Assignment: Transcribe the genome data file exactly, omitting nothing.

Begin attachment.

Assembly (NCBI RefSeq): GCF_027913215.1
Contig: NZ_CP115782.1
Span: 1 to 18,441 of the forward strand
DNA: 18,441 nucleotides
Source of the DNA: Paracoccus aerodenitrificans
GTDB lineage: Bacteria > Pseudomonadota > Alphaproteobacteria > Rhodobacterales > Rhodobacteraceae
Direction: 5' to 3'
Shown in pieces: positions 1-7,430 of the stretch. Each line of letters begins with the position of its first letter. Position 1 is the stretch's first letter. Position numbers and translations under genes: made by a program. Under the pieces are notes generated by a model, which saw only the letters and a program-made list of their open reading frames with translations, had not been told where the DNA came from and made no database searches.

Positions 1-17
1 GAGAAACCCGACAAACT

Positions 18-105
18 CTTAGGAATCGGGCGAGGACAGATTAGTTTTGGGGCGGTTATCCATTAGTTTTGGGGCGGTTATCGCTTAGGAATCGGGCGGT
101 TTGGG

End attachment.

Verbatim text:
Assembly (NCBI RefSeq): GCF_027913215.1
Contig: NZ_CP115782.1
Span: 1 to 18,441 of the forward strand
DNA: 18,441 nucleotides
Source of the DNA: Paracoccus aerodenitrificans
GTDB lineage: Bacteria > Pseudomonadota > Alphaproteobacteria > Rhodobacterales > Rhodobacteraceae
Direction: 5' to 3'
Shown in pieces: positions 1-7,430 of the stretch. Each line of letters begins with the position of its first letter. Position 1 is the stretch's first letter. Position numbers and translations under genes: made by a program. Under the pieces are notes generated by a model, which saw only the letters and a program-made list of their open reading frames with translations, had not been told where the DNA came from and made no database searches.

Positions 1-17
1 GAGAAACCCGACAAACT

Positions 18-105
18 CTTAGGAATCGGGCGAGGACAGATTAGTTTTGGGGCGGTTATCCATTAGTTTTGGGGCGGTTATCGCTTAGGAATCGGGCGGT
101 TTGGG